3. List different ways of “carrying the message” to other codependents. Now mark any that appeal to you. How does “carrying the message” connect to spirituality? How does it connect to the idea of “attraction rather than promotion”?

4. As a newcomer to CoDA, what inspired you most? What kept you coming back? How was the message “carried” to you?

5. Exercise – List several occasions where you “carried the message” just by living your recovery. Perhaps when you qualified, or behaved in a new way. Now list times when you tried to carry the message by giving advice, caretaking, or controlling? Use recent examples. How does each one feel?

6. How can you avoid “carrying the message” in codependent ways, focused on others’ reactions? How can you move into healthy ways of relating, moving toward inter-dependence? Can you know without trying? Can you grow without risking “mistakes”?

7. What does it mean to “practice these principles in all our affairs”? Are there areas of your life where you’d like to use the Steps? (e.g. at work, around money or food issues, with people who you find challenging, etc.) Are there areas where you’d like to avoid using the Steps, continuing to do it “your way”? Write about that. What feelings come up?

8. Exercise – pick some problem or dilemma in your life, big or small. (You may want to start with small things.) How could “practicing these principles” help you with this? Is there a specific Step or Steps that could help? Write about that. Then try it.

9. How are “carrying the message” and “practicing these principles” connected to doing service work in CoDA? What is the point of doing service? Who are you serving? Do you have a “selfish” reason for doing your service, so that you’ll be happy doing it, even if no one else joins you or acknowledges you? Write about your feelings and attitudes toward service, and how they might have changed over time.

10. List some healthy ways you can carry the message through service, things that you want to do and that will help your recovery. (For reference, see the CoDA book pp. 87-88 and the CoDA booklet “Carrying the Message: Living the Twelfth Step.”)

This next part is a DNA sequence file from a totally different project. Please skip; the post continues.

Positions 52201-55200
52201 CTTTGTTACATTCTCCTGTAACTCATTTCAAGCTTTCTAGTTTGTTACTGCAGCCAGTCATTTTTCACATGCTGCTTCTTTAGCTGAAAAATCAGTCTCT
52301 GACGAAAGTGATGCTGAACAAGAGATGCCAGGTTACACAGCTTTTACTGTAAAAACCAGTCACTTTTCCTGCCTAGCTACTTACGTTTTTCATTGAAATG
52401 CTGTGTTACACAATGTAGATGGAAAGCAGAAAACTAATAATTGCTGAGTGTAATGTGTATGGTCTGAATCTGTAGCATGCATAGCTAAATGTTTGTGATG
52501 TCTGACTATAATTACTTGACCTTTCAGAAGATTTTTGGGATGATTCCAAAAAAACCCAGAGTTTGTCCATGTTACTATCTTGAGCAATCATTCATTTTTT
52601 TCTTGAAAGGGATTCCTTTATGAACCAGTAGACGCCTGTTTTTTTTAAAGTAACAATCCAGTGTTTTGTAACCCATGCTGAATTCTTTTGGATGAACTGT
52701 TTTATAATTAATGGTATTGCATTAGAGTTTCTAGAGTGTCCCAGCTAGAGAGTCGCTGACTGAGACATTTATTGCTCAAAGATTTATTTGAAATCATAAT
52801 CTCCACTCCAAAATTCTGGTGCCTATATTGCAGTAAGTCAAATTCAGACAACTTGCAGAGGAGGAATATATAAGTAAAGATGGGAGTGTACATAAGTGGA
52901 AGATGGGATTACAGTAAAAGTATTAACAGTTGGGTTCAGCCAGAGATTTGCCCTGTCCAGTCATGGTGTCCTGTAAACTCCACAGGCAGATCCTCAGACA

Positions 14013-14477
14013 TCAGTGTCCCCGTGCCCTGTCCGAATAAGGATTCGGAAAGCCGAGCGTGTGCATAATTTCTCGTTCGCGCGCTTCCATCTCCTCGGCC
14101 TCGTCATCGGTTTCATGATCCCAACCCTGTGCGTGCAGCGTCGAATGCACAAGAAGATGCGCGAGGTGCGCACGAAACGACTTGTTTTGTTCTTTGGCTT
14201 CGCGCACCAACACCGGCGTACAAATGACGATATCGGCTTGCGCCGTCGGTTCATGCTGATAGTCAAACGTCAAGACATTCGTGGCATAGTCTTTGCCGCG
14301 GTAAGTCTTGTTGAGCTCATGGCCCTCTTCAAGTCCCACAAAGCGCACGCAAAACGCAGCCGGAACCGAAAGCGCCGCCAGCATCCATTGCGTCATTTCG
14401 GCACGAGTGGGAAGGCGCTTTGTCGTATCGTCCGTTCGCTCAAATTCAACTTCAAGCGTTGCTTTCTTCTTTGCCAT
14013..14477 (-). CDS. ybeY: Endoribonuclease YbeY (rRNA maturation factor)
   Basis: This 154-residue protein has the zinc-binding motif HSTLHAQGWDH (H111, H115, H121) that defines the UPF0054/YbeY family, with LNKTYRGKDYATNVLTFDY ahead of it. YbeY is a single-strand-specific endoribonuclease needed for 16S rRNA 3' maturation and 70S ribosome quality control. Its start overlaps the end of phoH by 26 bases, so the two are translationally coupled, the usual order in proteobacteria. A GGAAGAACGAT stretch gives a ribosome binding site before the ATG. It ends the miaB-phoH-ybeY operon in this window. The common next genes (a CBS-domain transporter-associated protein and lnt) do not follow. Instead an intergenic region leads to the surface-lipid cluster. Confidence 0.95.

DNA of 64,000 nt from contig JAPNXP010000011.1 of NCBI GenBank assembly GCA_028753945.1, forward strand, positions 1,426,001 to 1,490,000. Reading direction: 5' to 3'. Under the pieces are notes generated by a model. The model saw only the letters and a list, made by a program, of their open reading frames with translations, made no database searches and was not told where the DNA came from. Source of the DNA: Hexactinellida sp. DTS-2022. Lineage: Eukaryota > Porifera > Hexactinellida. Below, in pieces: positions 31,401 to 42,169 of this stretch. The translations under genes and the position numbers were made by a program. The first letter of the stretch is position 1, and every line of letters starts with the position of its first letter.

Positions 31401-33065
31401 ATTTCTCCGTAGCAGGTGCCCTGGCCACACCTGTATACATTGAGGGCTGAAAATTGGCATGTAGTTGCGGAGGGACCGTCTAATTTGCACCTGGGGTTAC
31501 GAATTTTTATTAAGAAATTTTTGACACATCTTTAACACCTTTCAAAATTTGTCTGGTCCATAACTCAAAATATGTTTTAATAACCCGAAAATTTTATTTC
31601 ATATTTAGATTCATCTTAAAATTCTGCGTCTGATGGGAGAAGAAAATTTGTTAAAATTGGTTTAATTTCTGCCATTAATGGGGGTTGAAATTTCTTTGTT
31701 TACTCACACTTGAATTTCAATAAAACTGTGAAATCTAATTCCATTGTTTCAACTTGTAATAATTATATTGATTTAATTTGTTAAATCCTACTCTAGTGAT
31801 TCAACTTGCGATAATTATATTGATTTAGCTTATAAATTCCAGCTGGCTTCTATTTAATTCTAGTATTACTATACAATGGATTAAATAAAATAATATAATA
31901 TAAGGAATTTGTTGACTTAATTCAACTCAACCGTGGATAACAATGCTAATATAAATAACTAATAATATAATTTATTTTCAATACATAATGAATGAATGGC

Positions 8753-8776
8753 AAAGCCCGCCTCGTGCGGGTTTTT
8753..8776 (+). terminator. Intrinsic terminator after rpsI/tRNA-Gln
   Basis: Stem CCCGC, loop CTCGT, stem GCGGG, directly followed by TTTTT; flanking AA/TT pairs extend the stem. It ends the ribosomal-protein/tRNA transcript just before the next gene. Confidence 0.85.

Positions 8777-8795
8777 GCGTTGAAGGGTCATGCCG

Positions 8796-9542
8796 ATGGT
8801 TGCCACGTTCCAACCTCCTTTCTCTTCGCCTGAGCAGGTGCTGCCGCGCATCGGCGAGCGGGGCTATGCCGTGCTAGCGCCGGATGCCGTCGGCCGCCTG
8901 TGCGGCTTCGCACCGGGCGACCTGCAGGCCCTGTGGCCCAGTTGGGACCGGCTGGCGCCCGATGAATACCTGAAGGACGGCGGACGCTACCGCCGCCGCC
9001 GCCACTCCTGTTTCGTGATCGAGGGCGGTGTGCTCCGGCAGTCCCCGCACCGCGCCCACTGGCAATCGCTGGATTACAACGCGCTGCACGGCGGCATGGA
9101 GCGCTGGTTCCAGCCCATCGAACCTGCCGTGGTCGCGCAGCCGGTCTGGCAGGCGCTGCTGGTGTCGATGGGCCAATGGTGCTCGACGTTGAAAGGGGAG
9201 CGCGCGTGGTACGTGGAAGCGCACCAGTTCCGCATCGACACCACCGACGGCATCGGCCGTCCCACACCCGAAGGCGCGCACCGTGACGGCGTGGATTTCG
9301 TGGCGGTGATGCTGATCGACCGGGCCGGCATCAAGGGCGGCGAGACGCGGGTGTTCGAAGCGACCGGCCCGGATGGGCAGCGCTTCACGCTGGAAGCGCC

11. What is your attitude toward service work in CoDA? Do you avoid it because you are “not ready yet” or “still too codependent”? Do you do always volunteer for service work because “if I don’t do it, no one will”? How could you use service to work through your issues, e.g. letting go of perfectionism and/or resentments, trusting others, delegating… Can you enter service work with a spiritual attitude, willing to learn and grow? Is CoDA a safe place for you to practice the new principles you’re learning, rather than just thinking about them?

12. What is your motivation for doing service? Is it offered freely, or do you expect something in return? Do you tend toward control or compliance? Do you always volunteer for service and want things to go your way because you “know best,” or do you allow others to do the work, passively giving all your power away, because you “know nothing”? How do the Steps and Traditions guide you in finding another way? Are there service opportunities, no matter how small, that could help you practice “healthy and loving relationships”?

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For more information on the program of CoDependents Anonymous, visit the CoDA World Fellowship web site at